In October 2013, when successfully interviewing for her current position at the Western Cape High Court in Cape Town, Boqwana impressed the Judicial Service Commission (JSC) with her egalitarian take on Constitutional values and a temperament apparently tailor-made for the Bench.
She was forty then, relatively young compared to the “grave old men” reputation of the judiciary, and felt her youth represented an “eagerness” to learn, rather than a naiveté, or a shortcoming.
Her appointment, she added, would be a “positive message” about the transformation of the judiciary and its readiness to accept young black women.
Almost four years later Boqwana’s in-tray has included files that reflect South African politicians’ propensity for “lawfare”, egregious behaviour by ex-husbands, and having to sit on a full bench to decide whether police and Parliament’s security could be called in to remove members of the National Legislature.
In the first instance, Boqwana recently dismissed an urgent application by Western Cape ANC Chairman Marius Fransman, to stop the provincial Parliament’s Standing Committee on Public Accounts (Scopa) from calling him in for questioning about questionable hiring of, and payments to, consultants costing government R328-million.
The Auditor-General found the contracts and payments, some of which were made when Fransman was Provincial Transport and Public Works Minister, were either seriously flawed or badly managed.
Mindful of the separation of powers doctrine, Boqwana ruled that Fransman was asking her to “impermissibly” encroach into the Legislature’s terrain. Fransman resigned from the Legislature a few days later.
Following National Legislature speaker, Baleka Mbete, calling in police and private security to eject members of the Economic Freedom Fighters (EFF) from the 2015 State of the Nation Address in Parliament, Boqwana joined judges Andre le Grange and Judith Cloete on a full High Court bench which declared the section Mbete had relied on for the action unconstitutional. Le Grange wrote the judgment.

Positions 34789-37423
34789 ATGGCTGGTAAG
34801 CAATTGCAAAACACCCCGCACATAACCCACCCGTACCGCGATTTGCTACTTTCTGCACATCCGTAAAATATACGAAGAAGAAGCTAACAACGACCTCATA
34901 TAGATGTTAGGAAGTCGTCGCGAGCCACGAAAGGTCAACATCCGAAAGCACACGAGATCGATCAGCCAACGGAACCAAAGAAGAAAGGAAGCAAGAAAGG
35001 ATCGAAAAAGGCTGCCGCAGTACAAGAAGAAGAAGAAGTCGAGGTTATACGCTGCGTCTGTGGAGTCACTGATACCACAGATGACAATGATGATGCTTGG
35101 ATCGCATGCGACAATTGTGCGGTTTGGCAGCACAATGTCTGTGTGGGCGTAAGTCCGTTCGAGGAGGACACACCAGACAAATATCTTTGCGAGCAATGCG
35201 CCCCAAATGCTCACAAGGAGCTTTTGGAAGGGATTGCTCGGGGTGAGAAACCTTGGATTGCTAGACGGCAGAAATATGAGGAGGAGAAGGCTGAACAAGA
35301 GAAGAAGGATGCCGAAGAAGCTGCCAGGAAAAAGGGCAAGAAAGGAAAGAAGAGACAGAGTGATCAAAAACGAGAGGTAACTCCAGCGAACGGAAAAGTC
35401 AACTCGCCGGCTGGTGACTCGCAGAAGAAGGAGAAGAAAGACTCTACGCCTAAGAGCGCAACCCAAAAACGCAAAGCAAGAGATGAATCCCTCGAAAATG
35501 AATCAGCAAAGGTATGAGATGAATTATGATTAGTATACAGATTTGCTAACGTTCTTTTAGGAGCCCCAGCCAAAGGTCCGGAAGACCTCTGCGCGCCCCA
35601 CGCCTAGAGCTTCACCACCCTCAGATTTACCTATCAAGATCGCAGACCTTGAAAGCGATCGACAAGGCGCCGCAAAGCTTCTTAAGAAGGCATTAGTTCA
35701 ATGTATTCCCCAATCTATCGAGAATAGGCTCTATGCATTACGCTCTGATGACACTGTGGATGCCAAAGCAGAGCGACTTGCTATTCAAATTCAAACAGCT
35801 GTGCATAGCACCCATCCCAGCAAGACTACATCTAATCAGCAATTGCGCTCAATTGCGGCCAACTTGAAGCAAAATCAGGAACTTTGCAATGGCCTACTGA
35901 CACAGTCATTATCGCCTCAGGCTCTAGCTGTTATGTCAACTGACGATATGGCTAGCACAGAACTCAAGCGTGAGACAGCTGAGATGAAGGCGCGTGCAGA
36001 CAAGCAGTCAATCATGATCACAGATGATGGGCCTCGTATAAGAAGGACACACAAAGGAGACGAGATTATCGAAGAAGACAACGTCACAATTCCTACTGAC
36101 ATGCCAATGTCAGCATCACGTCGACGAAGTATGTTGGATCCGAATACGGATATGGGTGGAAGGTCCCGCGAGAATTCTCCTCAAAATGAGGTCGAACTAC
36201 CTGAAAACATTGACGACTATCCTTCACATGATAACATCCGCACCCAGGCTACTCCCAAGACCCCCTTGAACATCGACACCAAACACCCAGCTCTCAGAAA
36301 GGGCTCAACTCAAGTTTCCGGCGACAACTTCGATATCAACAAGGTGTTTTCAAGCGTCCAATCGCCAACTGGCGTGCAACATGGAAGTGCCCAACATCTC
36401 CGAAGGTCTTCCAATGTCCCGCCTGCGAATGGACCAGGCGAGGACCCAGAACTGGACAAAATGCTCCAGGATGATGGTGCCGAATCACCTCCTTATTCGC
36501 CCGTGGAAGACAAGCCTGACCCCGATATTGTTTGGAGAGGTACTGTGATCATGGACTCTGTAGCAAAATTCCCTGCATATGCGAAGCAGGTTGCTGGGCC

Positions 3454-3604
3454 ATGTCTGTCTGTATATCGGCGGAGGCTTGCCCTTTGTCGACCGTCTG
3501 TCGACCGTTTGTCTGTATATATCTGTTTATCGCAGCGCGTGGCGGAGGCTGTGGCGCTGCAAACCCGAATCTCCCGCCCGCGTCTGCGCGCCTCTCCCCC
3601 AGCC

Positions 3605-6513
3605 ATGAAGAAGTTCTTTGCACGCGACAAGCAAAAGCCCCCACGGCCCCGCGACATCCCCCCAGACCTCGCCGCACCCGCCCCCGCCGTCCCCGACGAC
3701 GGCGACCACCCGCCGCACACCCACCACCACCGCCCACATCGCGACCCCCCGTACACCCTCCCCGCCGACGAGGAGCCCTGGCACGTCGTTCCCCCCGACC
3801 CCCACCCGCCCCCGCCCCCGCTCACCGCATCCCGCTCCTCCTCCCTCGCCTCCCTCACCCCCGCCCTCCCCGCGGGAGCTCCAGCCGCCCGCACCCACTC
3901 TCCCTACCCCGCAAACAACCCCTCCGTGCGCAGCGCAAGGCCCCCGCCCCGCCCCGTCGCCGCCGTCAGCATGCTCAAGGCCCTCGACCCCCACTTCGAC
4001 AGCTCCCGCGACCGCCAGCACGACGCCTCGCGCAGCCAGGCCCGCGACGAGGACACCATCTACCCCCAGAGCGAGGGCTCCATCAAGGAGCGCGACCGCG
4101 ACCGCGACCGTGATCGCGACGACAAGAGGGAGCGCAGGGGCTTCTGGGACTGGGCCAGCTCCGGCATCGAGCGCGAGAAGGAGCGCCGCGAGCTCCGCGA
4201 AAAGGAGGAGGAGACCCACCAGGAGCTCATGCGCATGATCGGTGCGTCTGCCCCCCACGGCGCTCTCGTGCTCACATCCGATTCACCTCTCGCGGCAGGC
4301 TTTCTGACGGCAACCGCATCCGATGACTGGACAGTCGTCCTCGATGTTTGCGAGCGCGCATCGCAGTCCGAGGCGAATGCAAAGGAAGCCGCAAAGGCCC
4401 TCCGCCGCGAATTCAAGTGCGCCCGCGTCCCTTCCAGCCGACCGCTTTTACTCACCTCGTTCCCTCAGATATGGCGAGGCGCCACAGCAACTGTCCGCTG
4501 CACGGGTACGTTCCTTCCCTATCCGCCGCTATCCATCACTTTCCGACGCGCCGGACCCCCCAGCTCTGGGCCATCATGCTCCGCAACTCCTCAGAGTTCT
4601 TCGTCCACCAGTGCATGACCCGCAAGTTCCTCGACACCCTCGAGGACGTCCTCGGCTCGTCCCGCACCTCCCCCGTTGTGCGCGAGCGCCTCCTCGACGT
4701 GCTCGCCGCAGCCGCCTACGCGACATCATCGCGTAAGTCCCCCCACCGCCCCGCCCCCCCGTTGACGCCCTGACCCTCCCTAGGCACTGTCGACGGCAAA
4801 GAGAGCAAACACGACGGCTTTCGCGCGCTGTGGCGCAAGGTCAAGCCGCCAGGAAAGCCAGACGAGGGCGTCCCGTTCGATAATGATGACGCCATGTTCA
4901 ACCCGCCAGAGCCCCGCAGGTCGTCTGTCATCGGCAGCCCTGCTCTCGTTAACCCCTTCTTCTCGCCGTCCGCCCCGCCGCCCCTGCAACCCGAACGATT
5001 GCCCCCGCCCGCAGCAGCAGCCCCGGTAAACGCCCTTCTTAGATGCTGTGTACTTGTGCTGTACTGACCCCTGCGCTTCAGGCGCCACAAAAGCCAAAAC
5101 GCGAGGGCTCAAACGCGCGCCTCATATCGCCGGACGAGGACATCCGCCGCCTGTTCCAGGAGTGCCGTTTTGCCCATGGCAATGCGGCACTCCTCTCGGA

In a patriarchal society, she has been tough on “men being men”, awarding costs against an estranged ex-husband who had, for six-months, obstructed his ex-wife from organising a passport for their six year-old son so that he could spend Christmas with his grandparents in Mauritius.
Boqwana is an expert in labour law, with experience in other areas, including pension law, administrative law, constitutional law and family law.
Born and raised in the Eastern Cape, Boqwana obtained her B Proc and LLB degrees from Wits University and has previously worked in the mining sector and for the Independent Communications Authority of South Africa. Prior to her appointment to the Western Cape Bench she had also acted for three stints at the Labour Court.
Eminently qualified and evidently sharper than a stepping razor, Western Cape high court judge Nolwazi Boqwana appeared to have won over several members of the Judicial Service Commission (JSC) by merely walking in the door — a response that appeared unnerving when judging the response from an all-male quarter of the room.
This response caused ANC parliamentarian Mathole Motshekga to quip about her “interpersonal relations”: “I can see you are doing very well on that side,” he said. Whatever leeriness portrayed could not detract from Boqwana’s qualifications and experience — which seemed apparent to the JSC during an interview that lasted about ten minutes.
Boqwana was quickly asked to list the attributes that would make her successful in the job: she is “hardworking”, “thought through judgments”, “believes” she is a “patient person” and had gained further training to go with the “exposure” to competition matters as a lawyer.
Asked by commissioner Narend Singh if she had any advice for young black women, Boqwana said she had given several speeches to “women formations” and legal bodies because she wanted aspirant black female judges “to know that it is possible for young women to be a judge in specialised areas”.